There are few aspects of human behaviour more fundamental than our ability to use language. Language plays a key role in the study of any living human society, and of all historical communities which have left us written records. In theory it could also throw enormous light on the development and relationships of prehistoric human communities. But here there is a huge and obvious problem: what evidence can there be for human languages in the pre-literate, prehistoric age? In other words, what hope is therefor a prehistory of linguistics? There is no easy answer, yet it is hard to accept that any account of human prehistory can be considered adequate without some knowledge of prehistoric languages and linguistic relationships, if only at the broadest scale.
The list of questions we might wish to pose stretches back to the period of the very earliest hominids. When did our human ancestors first begin to talk to each other? Was language acquisition sudden or gradual? Did human language arise in one place, and then spread and diversify from- that point? Or did it emerge independently, among separate groups of early humans in different parts of the world?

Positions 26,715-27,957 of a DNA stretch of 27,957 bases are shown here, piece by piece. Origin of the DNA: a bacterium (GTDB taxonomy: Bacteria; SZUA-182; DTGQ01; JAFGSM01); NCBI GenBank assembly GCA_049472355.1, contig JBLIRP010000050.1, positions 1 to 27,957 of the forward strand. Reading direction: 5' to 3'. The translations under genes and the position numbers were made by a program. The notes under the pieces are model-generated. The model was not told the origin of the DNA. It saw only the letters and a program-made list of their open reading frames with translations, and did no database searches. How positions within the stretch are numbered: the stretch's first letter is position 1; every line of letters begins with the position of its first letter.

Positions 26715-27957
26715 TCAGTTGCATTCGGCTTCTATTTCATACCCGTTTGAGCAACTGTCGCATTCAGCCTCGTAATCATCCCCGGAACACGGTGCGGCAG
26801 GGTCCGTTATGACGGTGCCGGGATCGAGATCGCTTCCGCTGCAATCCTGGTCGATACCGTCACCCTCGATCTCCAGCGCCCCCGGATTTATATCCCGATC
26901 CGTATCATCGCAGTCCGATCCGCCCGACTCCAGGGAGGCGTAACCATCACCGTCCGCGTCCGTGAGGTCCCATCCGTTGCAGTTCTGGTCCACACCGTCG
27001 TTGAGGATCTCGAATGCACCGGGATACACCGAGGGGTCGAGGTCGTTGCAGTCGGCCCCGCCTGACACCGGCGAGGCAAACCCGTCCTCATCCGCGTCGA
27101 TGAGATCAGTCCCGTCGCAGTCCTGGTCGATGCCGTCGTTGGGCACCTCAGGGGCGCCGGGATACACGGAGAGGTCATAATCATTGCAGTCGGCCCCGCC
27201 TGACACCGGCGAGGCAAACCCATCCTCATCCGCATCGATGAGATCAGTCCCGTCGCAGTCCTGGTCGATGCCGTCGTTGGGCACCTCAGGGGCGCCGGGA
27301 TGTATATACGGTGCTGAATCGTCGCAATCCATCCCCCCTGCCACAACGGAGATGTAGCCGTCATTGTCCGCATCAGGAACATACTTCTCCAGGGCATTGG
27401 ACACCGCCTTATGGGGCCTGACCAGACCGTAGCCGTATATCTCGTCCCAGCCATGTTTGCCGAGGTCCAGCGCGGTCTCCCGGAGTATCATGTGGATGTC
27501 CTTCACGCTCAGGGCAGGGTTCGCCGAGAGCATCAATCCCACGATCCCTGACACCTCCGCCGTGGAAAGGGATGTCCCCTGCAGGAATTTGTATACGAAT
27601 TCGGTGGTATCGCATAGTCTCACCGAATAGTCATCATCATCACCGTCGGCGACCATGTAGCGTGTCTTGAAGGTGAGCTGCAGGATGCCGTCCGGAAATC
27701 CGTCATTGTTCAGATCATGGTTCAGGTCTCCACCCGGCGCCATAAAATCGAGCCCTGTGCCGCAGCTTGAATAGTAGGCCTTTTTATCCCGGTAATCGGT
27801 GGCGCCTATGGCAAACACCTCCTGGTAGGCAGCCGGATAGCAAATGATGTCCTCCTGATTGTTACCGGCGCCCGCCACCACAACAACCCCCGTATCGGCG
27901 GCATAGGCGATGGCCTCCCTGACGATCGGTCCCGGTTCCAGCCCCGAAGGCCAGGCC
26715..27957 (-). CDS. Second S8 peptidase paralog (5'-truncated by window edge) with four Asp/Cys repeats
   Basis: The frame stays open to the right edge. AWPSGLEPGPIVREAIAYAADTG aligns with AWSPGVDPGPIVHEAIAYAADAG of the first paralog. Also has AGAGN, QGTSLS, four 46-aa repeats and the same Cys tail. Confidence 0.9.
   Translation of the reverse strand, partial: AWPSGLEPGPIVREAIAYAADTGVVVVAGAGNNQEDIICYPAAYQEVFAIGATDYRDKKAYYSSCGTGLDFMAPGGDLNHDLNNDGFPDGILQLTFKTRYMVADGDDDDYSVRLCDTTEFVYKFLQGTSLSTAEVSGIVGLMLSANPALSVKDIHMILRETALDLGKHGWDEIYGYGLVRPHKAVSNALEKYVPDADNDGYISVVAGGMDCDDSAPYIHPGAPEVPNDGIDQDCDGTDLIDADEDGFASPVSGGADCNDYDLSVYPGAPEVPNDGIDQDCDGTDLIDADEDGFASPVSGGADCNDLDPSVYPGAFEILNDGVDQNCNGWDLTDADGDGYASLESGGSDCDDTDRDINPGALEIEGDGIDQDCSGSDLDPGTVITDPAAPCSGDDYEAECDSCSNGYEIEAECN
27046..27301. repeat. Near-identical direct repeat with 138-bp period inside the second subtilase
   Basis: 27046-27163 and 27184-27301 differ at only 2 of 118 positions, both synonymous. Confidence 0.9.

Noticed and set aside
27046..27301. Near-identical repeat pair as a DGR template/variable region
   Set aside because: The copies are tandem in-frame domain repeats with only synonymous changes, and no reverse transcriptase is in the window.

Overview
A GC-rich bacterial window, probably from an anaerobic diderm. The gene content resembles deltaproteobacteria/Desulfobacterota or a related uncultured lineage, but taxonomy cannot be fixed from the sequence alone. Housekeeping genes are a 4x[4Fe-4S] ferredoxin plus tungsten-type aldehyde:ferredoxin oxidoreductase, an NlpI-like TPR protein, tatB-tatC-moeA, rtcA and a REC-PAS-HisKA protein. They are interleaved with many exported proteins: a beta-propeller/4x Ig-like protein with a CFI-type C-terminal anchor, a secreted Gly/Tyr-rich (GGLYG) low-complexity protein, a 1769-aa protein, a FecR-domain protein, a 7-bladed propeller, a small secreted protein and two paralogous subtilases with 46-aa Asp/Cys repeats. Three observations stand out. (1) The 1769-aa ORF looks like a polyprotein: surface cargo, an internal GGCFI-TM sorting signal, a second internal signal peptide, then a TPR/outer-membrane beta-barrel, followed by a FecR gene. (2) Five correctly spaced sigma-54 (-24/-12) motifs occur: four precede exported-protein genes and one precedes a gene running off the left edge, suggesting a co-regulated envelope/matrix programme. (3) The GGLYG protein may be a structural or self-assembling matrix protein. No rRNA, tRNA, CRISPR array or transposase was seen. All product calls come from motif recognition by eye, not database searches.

Leading on from this is the study of ethnicity and ethnogenesis. Since the end of the nineteenth century one of the biggest problems facing prehistoric archaeologists has been the identification and interpretation of archaeological cultures and cultural groups. Do these have any social or ethnic reality? Is it right to speak of a Beaker ‘folk’? Was the Bandkeramik colonization the work of one people or of many? These questions would be so much easier to resolve if only we could trace the prehistory of languages, and could establish, for instance, whether all Bandkeramik and Beaker users spoke the same or a related language.
Such possibilities may seem exciting and hopeful to some, irredeemably optimistic to others. Whatever view we take, they clearly merit serious discussion. In the present Viewpoint, our third in the series, we have asked five writers — two archaeologists (Renfrew & Bellwood), three linguists (Bynon, Ruhlen & Dolgopolsky) — to give their own, personal response to the key question ‘Is there a prehistory of linguistics?’ Can we, from the evidence of archaeology, linguistics (and now DNA studies), say anything positive about langtiage in prehistory?